Scientists from the UK and Israel have demonstrated for the first time that it is possible to make human egg and sperm cells using skin from two adults of the same sex – a breakthrough that may make it possible for same-sex couples to have children with shared DNA.
The research, which was funded by the Wellcome Trust, was completed at Cambridge University with the assistance of experts from the Weizmann Institute of Science, Cambridge News reported on Monday. They were able to use stem cell lines from embryos and from five different adults (a total of 10 different donor sources) to successfully create germ-cell lines.
According to CBS Atlanta, the experiment had previously been successful in creating live baby mice, but this new study marks the first time in which engineered human cells were found to be an identical match to aborted fetuses. It also marks the first time that human stem and skin cells were combined to form entirely new germ-cell lines.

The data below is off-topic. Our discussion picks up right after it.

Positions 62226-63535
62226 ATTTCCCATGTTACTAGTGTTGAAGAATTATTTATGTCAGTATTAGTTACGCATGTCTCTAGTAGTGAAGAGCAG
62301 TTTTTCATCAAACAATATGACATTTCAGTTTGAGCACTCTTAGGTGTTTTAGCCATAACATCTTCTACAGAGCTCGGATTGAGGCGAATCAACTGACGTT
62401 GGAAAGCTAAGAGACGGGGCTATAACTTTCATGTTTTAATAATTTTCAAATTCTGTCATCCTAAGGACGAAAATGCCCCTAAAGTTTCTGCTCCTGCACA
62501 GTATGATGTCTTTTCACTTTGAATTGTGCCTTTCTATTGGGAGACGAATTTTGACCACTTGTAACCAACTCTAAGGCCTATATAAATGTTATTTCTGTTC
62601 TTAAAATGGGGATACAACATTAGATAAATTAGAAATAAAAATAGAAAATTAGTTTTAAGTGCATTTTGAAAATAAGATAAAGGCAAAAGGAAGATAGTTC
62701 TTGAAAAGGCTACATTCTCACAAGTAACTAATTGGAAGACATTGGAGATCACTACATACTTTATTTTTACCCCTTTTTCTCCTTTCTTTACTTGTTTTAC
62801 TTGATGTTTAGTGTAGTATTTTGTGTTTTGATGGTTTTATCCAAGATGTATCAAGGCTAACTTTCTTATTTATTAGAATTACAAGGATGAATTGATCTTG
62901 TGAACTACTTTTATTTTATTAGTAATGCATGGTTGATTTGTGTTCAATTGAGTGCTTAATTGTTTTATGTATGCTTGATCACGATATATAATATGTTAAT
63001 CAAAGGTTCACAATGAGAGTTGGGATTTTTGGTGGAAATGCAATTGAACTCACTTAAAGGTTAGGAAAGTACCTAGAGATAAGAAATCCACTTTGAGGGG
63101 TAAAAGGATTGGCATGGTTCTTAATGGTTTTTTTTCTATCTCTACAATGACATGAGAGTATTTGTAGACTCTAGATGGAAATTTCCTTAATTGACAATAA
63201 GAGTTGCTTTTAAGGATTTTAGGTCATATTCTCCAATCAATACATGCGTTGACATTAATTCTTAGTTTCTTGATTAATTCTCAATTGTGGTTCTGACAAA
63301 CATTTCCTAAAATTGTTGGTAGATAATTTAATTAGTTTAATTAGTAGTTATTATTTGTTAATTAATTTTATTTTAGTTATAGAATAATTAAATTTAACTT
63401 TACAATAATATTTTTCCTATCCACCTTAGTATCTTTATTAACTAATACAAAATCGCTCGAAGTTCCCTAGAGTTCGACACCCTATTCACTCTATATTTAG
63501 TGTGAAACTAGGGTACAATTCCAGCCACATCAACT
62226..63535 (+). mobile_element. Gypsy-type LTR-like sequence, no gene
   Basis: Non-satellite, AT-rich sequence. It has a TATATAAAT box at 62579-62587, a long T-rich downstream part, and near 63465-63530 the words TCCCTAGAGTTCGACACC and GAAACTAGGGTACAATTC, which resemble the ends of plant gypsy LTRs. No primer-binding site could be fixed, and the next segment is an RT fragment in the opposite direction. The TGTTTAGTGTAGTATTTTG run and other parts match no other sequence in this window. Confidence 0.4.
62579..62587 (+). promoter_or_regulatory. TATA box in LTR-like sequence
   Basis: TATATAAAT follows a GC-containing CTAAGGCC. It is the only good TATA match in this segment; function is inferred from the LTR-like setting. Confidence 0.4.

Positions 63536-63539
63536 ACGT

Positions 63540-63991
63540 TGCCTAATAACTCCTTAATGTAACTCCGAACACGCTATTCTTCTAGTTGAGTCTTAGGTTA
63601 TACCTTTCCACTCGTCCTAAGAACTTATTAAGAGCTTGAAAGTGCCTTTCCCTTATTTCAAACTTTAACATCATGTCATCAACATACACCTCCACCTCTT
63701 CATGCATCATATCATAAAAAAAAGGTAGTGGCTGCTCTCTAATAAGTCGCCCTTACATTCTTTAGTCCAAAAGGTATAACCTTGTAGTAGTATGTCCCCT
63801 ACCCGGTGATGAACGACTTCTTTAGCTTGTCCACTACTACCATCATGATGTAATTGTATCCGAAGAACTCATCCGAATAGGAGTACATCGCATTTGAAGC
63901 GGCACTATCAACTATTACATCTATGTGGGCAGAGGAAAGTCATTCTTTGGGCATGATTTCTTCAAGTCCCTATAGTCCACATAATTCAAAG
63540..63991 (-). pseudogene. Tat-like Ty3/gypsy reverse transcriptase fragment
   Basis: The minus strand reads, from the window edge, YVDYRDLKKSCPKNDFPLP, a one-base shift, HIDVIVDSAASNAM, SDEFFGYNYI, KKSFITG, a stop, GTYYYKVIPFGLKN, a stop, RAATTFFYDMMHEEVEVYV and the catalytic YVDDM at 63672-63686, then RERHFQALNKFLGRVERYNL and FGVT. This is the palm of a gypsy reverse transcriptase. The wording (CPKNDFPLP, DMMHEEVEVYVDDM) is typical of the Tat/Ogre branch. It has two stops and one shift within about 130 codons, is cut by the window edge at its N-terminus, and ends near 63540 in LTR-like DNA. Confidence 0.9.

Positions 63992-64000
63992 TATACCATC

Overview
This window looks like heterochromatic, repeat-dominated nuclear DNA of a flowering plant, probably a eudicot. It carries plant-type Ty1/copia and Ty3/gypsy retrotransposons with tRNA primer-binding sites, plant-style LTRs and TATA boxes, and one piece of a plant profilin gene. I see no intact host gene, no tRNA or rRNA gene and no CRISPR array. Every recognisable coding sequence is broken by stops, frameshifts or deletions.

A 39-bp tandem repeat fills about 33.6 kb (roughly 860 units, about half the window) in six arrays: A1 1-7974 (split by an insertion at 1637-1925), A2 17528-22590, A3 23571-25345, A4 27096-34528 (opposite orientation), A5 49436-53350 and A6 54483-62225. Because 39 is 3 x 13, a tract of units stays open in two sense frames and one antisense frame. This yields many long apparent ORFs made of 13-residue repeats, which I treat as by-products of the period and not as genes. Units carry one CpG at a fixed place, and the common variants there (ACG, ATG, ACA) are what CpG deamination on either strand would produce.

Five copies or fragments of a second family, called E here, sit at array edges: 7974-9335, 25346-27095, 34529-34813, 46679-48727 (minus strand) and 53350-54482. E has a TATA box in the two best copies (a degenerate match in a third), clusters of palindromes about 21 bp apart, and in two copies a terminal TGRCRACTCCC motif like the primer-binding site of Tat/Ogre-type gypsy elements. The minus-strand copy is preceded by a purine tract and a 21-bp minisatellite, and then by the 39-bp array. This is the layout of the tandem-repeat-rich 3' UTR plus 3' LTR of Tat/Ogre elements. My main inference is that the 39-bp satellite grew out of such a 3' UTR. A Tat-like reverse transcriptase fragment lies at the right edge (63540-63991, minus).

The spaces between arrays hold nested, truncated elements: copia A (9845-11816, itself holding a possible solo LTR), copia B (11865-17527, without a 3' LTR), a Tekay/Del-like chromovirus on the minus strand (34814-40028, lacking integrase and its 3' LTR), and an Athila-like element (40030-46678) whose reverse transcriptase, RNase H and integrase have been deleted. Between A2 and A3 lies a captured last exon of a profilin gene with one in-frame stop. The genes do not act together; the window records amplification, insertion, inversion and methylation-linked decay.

“We have succeeded in the first and most important step of this process, which is to show we can make these very early human stem cells in a dish,” Azim Surani, project leader at the Wellcome Trust and a professor of physiology and reproduction at Cambridge, told The Sunday Times.
Hope for those who can’t conceive
The key to the process was SOX17, a master gene which typically works to direct stem cells to form whatever type of tissue or organ is required. Their new process works by manipulating this gene so that it becomes part of a primordial germ cell specification (causing it to create cells that will form an entire person), making it possible to create primordial germ cells in the lab.
The study authors said that their work has already caught the attention of gay couples, advocacy groups, and heterosexual couples who are unable to conceive. They also told the media that they recognize the serious ethical issues that are raised by their research, but believe that many people will be able to benefit from the technique, which they have been testing on humans since first creating the artificial human eggs and sperm for the first time late last year.
Robin Lovell-Badge, the head of stem-cell biology and developmental genetics at the National Institute for Medical Research, added that the breakthrough “will be important for understanding the causes of infertility and for the treatment of it. It is probably a long way off, but it would be a way for people who have had treatment for conditions such as childhood leukemia, which has left them infertile, to have children of their own.”